Skip to main content

Echinococcus granulosus (‘pig strain’, G6/7) in Southwestern Lithuania


Cystic echinococcosis (CE) of pigs is widespread and known since many years in Lithuania [1]. Recently, the number of diagnosed cases of human CE began to increase [2] but only limited information is available on the main epidemiological aspects of this zoonosis.

Material and methods

During 2005-2006, post slaughter examination and morphological identification of cysts from pigs from small family farms (n=612) and industrial farms (n=73) was performed. Dog fecal samples (n=240) were collected in 12 villages and microscopically examined by egg flotation/sieving (F/Si) [3] and modified McMaster methods [4]). For the genetic identification of E. granulosus to species/strain level, PCR was performed with DNA from typical hydatid cysts from pigs (n=2), morphologically unidentifiable lesions from pigs (n=3), nonfertile cysts from cattle (n=3) and taeniid eggs from dog faecal samples (n=34) [5]. Risk factors for cystic echinococcosis were evaluated by a questionnaire.


CE was prevalent in 13.2% (81/612) of the pigs reared in small family farms and 4.1% of those reared in industrial farms. Molecular analysis of isolated taeniid eggs revealed in 10.8% of the dogs investigated Taenia spp., in 3.8% E. granulosu s (G 6/7) and in 0.8% E. multilocularis. In addition, three samples from livers of human and from a cow were confirmed as E. granulosus larval stage by PCR. Sequence analysis confirmed the ‘pig strain’ (G 6/7) in all pig, dog, cattle and human isolates investigated. No significant risk factor for infections with E. granulosus or Taenia spp. could be identified.


The ‘pig strain’ of E. granulosus is highly prevalent in the southwestern part of Lithuania, and transmission is more likely in small family farms indicating a high exposure to cestode eggs in rural areas. Therefore control programs should be initiated with special reference to small family farms.


  1. Danilevičius E: Cystic echinococcosis and immunodiagnosis in pigs in Lithuania. PhD thesis. Kaunas. 1964, (in Lithuanian)

    Google Scholar 

  2. Marcinkutė A, Bareišienė MV, Bružinskaitė R, Šarkūnas M, Tamakauskienė R, Vėlyvytė D: Cystic echinococcosis in Lithuania. Lithuanian General Practitioner. 2006, 10: 8-11.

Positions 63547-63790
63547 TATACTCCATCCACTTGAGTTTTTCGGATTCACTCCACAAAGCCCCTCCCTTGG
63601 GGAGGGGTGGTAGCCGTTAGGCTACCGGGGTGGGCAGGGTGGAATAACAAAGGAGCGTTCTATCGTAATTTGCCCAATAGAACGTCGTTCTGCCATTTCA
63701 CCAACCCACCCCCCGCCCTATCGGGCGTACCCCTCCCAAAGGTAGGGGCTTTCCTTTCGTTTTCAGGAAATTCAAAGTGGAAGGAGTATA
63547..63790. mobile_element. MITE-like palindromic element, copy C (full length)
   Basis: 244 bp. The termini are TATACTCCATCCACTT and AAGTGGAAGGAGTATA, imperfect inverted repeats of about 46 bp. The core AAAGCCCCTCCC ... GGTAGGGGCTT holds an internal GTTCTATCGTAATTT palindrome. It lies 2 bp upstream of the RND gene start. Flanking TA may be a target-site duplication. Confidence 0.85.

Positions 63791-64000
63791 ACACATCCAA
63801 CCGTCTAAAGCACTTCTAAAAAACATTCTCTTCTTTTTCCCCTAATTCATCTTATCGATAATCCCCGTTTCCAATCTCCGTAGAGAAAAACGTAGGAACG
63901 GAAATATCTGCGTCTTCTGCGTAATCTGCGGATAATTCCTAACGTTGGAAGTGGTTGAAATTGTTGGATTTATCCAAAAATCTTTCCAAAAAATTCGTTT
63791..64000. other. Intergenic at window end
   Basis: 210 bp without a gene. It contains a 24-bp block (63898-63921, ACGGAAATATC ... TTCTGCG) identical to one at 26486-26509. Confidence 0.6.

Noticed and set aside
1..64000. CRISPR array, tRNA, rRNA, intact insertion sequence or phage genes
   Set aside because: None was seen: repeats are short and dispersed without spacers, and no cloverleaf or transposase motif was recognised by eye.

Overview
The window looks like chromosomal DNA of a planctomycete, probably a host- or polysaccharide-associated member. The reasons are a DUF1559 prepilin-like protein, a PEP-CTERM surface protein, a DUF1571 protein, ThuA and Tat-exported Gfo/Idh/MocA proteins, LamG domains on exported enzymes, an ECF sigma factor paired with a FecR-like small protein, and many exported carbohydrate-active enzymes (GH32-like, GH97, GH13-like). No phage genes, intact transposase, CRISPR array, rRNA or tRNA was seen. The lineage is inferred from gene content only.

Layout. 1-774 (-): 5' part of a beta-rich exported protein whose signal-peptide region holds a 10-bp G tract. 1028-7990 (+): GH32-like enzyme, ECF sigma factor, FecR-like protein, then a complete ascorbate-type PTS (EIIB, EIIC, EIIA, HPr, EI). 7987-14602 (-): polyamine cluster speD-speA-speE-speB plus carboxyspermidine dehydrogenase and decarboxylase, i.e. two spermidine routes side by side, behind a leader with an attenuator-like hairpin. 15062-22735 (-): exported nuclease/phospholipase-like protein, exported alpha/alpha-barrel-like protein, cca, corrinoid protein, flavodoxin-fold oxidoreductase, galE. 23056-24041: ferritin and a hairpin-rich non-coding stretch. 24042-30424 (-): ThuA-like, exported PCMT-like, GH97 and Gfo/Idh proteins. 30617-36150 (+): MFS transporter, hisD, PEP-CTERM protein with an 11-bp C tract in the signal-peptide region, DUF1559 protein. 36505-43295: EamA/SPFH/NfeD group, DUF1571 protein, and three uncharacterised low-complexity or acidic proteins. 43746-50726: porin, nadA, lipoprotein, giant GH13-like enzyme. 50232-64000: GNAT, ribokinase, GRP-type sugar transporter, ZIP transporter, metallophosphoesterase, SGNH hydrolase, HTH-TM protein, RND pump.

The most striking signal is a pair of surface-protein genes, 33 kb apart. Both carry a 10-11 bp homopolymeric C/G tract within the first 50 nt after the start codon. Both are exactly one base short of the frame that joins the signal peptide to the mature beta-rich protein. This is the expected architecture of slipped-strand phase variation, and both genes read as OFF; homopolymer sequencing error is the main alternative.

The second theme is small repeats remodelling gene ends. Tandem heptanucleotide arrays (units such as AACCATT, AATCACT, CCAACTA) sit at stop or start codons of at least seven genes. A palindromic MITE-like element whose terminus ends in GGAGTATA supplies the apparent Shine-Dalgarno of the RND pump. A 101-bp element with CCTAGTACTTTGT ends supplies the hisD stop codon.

Google Scholar 

  3. Mathis A, Deplazes P, Eckert J: An improved test system for PCR-based specific detection of Echinococcus multilocularis eggs. J Helminthol. 1996, 70: 219-222. 10.1017/S0022149X00015443.

    CAS  Article  PubMed  Google Scholar 

  4. Roepstorff A, Nansen P: The epidemiology, diagnosis and control of helminth parasites of swine. FAO Animal Health Manual 3, Food and Agriculture Organization of the United Nations. 1998, Rome, Italy

    Google Scholar 

  5. Trachsel D, Deplazes P, Mathis A: Identification of taeniid eggs in the faeces from carnivores based on multiplex PCR using targets in mitochondrial DNA. Parasitology. 2007, 134: 911-920. 10.1017/S0031182007002235.

    CAS  Article  PubMed  Google Scholar 

Download references

Author information

Authors and Affiliations


Rights and permissions

Open Access This article is published under license to BioMed Central Ltd. This is an Open Access article is distributed under the terms of the Creative Commons Attribution 2.0 International License (, which permits unrestricted use, distribution, and reproduction in any medium, provided the original work is properly cited.

Reprints and Permissions

About this article

Cite this article

Šarkūnas, M., Bružinskaitė, R., Marcinkutė, A. et al. Echinococcus granulosus (‘pig strain’, G6/7) in Southwestern Lithuania. Acta Vet Scand 52, S14 (2010).

Download citation

  • Published:

  • DOI:


  • Hydatid Cyst
  • Echinococcosis
  • Echinococcus
  • Cystic Echinococcosis
  • Human Isolate